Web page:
Source file src/html/template/doc.go

     1  // Copyright 2011 The Go Authors. All rights reserved.
     2  // Use of this source code is governed by a BSD-style
     3  // license that can be found in the LICENSE file.
     4  
     5  /*
     6  Package template (html/template) implements data-driven templates for
     7  generating HTML output safe against code injection. It provides the
     8  same interface as package text/template and should be used instead of
     9  text/template whenever the output is HTML.
    10  
    11  The documentation here focuses on the security features of the package.
    12  For information about how to program the templates themselves, see the
    13  documentation for text/template.
    14  
    15  # Introduction
    16  
    17  This package wraps package text/template so you can share its template API
    18  to parse and execute HTML templates safely.
    19  
    20  	tmpl, err := template.New("name").Parse(...)
    21  	// Error checking elided
    22  	err = tmpl.Execute(out, data)
    23  
    24  If successful, tmpl will now be injection-safe. Otherwise, err is an error
    25  defined in the docs for ErrorCode.
    26  
    27  HTML templates treat data values as plain text which should be encoded so they
    28  can be safely embedded in an HTML document. The escaping is contextual, so
    29  actions can appear within JavaScript, CSS, and URI contexts.
    30  
    31  The security model used by this package assumes that template authors are
    32  trusted, while Execute's data parameter is not. More details are
    33  provided below.
    34  
    35  Example
    36  
    37  	import "text/template"
    38  	...
    39  	t, err := template.New("foo").Parse(`{{define "T"}}Hello, {{.}}!{{end}}`)
    40  	err = t.ExecuteTemplate(out, "T", "<script>alert('you have been pwned')</script>")
    41  
    42  produces
    43  
    44  	Hello, <script>alert('you have been pwned')</script>!
    45  
    46  but the contextual autoescaping in html/template
    47  
    48  	import "html/template"
    49  	...
    50  	t, err := template.New("foo").Parse(`{{define "T"}}Hello, {{.}}!{{end}}`)
    51  	err = t.ExecuteTemplate(out, "T", "<script>alert('you have been pwned')</script>")
    52  
    53  produces safe, escaped HTML output
    54  
    55  	Hello, &lt;script&gt;alert(&#39;you have been pwned&#39;)&lt;/script&gt;!
    56  
    57  # Contexts
    58  
    59  This package understands HTML, CSS, JavaScript, and URIs. It adds sanitizing
    60  functions to each simple action pipeline, so given the excerpt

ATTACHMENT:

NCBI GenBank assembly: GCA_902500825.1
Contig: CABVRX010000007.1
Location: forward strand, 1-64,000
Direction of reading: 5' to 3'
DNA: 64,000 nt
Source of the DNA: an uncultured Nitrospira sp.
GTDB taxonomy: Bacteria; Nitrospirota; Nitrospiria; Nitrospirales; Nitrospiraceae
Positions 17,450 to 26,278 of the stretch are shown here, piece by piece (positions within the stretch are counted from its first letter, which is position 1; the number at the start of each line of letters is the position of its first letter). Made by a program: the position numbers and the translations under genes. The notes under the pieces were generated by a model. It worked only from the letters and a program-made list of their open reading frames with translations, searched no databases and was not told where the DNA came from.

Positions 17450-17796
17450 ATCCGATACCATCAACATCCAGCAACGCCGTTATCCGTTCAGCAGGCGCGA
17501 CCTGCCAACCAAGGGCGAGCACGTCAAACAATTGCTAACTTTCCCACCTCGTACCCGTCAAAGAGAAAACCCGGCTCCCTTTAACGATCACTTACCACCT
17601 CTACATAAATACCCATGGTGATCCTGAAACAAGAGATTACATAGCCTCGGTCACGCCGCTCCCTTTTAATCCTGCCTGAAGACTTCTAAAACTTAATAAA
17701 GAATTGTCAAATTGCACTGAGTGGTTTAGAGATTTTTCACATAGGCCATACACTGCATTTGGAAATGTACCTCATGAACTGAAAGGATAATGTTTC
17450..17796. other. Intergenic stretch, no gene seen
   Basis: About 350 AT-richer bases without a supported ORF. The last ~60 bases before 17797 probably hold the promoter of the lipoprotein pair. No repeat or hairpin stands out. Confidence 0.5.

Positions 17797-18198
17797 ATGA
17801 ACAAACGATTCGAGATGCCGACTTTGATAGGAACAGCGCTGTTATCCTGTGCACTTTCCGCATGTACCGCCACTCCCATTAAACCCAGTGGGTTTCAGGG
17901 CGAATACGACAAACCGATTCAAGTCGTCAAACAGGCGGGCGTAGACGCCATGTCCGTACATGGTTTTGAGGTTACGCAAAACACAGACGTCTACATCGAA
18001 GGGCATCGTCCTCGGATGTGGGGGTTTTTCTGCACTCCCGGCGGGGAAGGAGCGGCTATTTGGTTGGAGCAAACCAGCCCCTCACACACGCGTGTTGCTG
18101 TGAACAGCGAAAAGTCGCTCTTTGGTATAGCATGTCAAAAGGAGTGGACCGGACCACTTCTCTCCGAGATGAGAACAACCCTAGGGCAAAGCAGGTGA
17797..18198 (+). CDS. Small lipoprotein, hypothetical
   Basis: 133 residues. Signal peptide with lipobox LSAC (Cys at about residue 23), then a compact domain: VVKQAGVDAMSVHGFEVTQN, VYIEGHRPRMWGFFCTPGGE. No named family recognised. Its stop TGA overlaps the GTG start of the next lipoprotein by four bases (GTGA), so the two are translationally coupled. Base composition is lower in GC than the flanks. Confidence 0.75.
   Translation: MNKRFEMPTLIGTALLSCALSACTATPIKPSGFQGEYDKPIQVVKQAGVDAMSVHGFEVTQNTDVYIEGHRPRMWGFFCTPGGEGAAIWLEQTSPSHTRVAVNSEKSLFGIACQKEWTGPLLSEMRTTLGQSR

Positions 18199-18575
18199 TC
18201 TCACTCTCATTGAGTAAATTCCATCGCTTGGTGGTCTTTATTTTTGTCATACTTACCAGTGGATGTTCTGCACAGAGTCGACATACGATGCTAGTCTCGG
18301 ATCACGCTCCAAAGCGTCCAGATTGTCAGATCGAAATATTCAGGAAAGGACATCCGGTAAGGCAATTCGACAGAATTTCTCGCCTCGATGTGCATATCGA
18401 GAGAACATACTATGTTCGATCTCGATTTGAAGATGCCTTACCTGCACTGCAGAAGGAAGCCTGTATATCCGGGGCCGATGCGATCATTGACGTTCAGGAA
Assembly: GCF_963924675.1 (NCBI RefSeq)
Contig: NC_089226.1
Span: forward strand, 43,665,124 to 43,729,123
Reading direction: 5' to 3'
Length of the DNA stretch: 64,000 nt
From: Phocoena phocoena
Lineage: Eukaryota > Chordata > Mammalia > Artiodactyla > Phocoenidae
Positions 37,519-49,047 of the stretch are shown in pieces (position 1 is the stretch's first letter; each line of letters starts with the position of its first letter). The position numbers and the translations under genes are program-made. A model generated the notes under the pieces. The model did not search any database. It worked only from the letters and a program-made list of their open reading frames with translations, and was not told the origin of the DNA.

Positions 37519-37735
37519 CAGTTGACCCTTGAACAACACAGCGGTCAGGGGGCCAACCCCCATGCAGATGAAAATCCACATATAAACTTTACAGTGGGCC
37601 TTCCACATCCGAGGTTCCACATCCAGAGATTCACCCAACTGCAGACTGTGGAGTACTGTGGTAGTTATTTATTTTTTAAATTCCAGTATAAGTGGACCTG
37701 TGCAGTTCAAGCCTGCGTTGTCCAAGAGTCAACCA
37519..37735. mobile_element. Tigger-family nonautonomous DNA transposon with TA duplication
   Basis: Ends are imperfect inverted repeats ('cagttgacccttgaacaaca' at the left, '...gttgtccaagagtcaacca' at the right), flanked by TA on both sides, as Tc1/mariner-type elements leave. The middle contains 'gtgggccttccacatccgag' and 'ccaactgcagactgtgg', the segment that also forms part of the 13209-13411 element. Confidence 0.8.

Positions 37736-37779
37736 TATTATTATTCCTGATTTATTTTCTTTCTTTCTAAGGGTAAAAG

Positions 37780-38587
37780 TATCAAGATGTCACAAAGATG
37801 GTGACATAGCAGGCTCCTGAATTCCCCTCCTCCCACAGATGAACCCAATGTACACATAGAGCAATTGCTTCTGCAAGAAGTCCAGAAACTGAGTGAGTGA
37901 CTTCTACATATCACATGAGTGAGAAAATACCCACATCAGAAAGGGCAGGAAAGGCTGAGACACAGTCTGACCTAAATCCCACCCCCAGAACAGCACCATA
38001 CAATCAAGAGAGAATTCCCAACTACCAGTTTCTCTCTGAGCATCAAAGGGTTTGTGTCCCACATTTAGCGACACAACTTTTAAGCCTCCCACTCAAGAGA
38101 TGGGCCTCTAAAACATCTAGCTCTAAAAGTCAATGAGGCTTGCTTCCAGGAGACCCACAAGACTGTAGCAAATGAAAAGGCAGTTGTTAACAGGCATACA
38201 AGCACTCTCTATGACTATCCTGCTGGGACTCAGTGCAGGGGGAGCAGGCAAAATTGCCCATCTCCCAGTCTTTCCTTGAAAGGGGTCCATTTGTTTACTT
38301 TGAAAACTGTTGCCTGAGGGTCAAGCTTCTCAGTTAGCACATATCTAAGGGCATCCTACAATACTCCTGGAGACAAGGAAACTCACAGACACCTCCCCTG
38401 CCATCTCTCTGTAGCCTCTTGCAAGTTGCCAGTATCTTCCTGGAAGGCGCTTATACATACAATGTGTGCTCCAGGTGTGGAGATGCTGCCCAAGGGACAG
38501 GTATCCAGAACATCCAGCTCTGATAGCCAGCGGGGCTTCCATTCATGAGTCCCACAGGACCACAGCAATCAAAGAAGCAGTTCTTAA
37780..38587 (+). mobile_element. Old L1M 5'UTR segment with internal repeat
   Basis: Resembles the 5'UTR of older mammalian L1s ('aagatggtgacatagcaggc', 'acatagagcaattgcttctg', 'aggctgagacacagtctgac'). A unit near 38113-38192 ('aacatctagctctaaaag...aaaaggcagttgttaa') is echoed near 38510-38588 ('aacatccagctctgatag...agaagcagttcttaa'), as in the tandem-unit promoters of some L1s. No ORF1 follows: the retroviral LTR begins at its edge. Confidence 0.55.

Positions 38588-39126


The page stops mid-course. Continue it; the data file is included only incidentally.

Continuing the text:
61  
    62  	<a href="/search?q={{.}}">{{.}}</a>
    63  
    64  At parse time each {{.}} is overwritten to add escaping functions as necessary.
    65  In this case it becomes
    66  
    67  	<a href="/search?q={{. | urlescaper | attrescaper}}">{{. | htmlescaper}}</a>
    68  
    69  where urlescaper, attrescaper, and htmlescaper are aliases for internal escaping
    70  functions.
    71  
    72  For these internal escaping functions, if an action pipeline evaluates to
    73  a nil interface value, it is treated as though it were an empty string.
    74  
    75  # Namespaced and data- attributes
    76  
    77  Attributes with a namespace are treated as if they had no namespace.
    78  Given the excerpt
    79  
    80  	<a my:href="{{.}}"></a>
    81  
    82  At parse time the attribute will be treated as if it were just "href".
    83  So at parse time the template becomes:
    84  
    85  	<a my:href="{{. | urlescaper | attrescaper}}"></a>
    86  
    87  Similarly to attributes with namespaces, attributes with a "data-" prefix are
    88  treated as if they had no "data-" prefix. So given
    89  
    90  	<a data-href="{{.}}"></a>
    91  
    92  At parse time this becomes
    93  
    94  	<a data-href="{{. | urlescaper | attrescaper}}"></a>
    95  
    96  If an attribute has both a namespace and a "data-" prefix, only the namespace
    97  will be removed when determining the context. For example
    98  
    99  	<a my:data-href="{{.}}"></a>
   100  
   101  This is handled as if "my:data-href" was just "data-href" and not "href" as
   102  it would be if the "data-" prefix were to be ignored too. Thus at parse
   103  time this becomes just
   104  
   105  	<a my:data-href="{{. | attrescaper}}"></a>
   106  
   107  As a special case, attributes with the namespace "xmlns" are always treated
   108  as containing URLs. Given the excerpts
   109  
   110  	<a xmlns:title="{{.}}"></a>
   111  	<a xmlns:href="{{.}}"></a>
   112  	<a xmlns:onclick="{{.}}"></a>
   113  
   114  At parse time they become:
   115  
   116  	<a xmlns:title="{{. | urlescaper | attrescaper}}"></a>
   117  	<a xmlns:href="{{. | urlescaper | attrescaper}}"></a>
   118  	<a xmlns:onclick="{{. | urlescaper | attrescaper}}"></a>
   119  
   120  # Errors